Oxycodone (OxyContin) is a prescription opioid drug that can remain detectable in the blood for up to 24 hours after a person’s last dose.
Blood drug tests have the shortest detection window of all drug tests. Hair tests can detect oxycodone for the longest amount of time, followed by urine and oral fluids.
How Long Can Oxycodone Be Detected In Blood?
On average, oxycodone can be detected through a blood test for up to 24 hours after the last use. This timeline, however, can be affected by a variety of factors.
Factors That Can Affect Oxycodone Detection Times
Although oxycodone will generally stay in your blood for no more than 24 hours, some factors may affect this. The actual timeline can vary according to a variety of factors.
Factors that can affect how long oxycodone stays in blood:
- amount taken
- formulation (i.e. immediate release vs. extended-release)
- duration of use
- frequency of use
- method of use (e.g. snorting vs. swallowing)
- metabolic rate
- body fat percentage
- impaired liver and kidney function
Getting Oxycodone Out Of Your Blood
Oxycodone is a common drug of abuse. If you or a loved one is abusing oxycodone, it may be difficult to stop taking it long enough to get a negative drug test result.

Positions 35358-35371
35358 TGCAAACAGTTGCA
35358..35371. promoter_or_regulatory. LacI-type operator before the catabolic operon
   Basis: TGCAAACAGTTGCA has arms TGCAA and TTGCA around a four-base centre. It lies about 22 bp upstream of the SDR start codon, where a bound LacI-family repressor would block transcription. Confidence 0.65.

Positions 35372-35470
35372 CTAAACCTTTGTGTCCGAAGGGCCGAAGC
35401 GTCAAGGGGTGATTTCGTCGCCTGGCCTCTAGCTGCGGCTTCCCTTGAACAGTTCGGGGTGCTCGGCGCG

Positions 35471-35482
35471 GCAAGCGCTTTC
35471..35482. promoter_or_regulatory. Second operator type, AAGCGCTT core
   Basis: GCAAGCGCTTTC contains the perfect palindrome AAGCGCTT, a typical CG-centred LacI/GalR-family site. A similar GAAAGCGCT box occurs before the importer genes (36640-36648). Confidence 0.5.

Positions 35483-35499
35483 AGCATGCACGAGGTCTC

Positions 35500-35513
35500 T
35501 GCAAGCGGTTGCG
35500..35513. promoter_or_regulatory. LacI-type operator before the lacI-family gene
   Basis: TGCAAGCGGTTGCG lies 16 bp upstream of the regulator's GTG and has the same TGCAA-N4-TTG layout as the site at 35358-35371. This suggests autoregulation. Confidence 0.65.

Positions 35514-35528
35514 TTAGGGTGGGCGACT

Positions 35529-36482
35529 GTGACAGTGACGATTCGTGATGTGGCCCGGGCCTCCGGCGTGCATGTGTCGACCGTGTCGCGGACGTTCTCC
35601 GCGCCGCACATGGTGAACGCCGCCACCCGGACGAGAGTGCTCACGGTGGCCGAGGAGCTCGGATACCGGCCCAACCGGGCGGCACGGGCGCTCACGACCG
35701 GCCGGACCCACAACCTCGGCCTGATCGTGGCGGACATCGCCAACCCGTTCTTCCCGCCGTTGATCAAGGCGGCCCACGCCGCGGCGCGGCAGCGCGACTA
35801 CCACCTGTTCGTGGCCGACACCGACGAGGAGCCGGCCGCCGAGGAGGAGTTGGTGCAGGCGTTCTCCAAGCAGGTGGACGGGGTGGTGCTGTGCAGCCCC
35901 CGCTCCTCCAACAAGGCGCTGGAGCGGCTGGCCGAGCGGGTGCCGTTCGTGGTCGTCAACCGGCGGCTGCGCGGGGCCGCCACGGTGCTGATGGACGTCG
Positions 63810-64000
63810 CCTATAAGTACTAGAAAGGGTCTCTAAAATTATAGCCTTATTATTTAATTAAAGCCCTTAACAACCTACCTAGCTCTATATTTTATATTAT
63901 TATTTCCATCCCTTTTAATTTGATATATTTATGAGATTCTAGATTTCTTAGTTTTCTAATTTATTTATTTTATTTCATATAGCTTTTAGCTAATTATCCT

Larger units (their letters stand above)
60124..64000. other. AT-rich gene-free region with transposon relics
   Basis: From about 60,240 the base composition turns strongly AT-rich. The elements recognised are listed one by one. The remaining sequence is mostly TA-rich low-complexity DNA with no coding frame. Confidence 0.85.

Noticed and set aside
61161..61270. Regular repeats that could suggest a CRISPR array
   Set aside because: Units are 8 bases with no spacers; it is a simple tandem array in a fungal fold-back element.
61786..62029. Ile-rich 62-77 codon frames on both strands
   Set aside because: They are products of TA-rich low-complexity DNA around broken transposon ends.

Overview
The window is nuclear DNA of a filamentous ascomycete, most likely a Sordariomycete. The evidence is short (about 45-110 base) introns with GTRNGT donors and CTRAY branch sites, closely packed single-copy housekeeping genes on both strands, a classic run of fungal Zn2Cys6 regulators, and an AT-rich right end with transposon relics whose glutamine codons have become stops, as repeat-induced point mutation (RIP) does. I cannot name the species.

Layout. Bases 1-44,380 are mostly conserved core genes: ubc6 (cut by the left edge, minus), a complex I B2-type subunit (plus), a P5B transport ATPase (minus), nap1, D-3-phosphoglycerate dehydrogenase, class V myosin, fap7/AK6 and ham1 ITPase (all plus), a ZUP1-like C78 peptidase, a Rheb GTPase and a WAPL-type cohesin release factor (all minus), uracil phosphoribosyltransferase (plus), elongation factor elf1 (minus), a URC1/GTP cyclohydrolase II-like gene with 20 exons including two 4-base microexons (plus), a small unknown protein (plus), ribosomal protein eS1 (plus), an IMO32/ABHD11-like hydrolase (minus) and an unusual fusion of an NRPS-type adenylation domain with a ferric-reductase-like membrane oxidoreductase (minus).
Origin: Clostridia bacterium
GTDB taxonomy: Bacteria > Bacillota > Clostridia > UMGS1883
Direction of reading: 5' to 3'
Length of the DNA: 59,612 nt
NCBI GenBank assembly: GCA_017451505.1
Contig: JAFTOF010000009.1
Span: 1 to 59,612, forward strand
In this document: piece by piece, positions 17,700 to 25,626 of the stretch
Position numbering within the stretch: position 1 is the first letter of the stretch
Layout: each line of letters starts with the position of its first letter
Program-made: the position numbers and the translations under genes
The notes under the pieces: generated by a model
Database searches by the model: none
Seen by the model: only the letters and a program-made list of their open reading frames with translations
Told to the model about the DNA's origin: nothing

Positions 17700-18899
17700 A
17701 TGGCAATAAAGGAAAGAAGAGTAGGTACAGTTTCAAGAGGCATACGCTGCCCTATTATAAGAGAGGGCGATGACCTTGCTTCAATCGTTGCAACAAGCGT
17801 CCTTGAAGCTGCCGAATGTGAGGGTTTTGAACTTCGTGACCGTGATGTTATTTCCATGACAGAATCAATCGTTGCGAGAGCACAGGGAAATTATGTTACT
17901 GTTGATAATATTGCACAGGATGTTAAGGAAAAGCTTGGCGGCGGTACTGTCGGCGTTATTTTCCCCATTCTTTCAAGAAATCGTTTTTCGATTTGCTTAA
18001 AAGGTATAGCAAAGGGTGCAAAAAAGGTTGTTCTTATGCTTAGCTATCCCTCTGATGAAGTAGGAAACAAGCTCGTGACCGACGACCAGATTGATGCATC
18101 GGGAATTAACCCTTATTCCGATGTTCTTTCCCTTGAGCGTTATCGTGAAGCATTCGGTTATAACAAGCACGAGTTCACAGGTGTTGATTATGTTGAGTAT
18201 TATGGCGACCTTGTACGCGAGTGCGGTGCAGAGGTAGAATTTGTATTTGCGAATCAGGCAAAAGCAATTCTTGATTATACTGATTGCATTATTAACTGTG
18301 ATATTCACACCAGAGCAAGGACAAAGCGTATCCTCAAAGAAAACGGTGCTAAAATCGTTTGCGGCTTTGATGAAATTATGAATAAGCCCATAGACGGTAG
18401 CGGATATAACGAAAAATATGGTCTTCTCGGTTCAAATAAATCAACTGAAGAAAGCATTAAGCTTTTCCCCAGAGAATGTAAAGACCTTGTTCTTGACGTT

Find the right treatment program for oxycodone abuse today.
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Quitting oxycodone cold-turkey carries a high risk for relapse and accidental overdose. The safest way to get off oxycodone and get help for drug abuse is to begin a drug treatment program.
Find Treatment For Oxycodone Abuse And Addiction
Recovering from oxycodone abuse is possible with treatment. Call our helpline today to find an oxycodone abuse treatment program that’s right for you.
Addiction Resource aims to provide only the most current, accurate information in regards to addiction and addiction treatment, which means we only reference the most credible sources available.
These include peer-reviewed journals, government entities and academic institutions, and leaders in addiction healthcare and advocacy. Learn more about how we safeguard our content by viewing our editorial policy.
- Redwood Toxicology Laboratory—Laboratory Testing Reference Guide
- U.S. Food and Drug Administration (FDA)—Opiate and opioid withdrawal
- U.S. National Library of Medicine: MedlinePlus—Opiate and opioid withdrawal
- Labcorp—Blood Drug Testing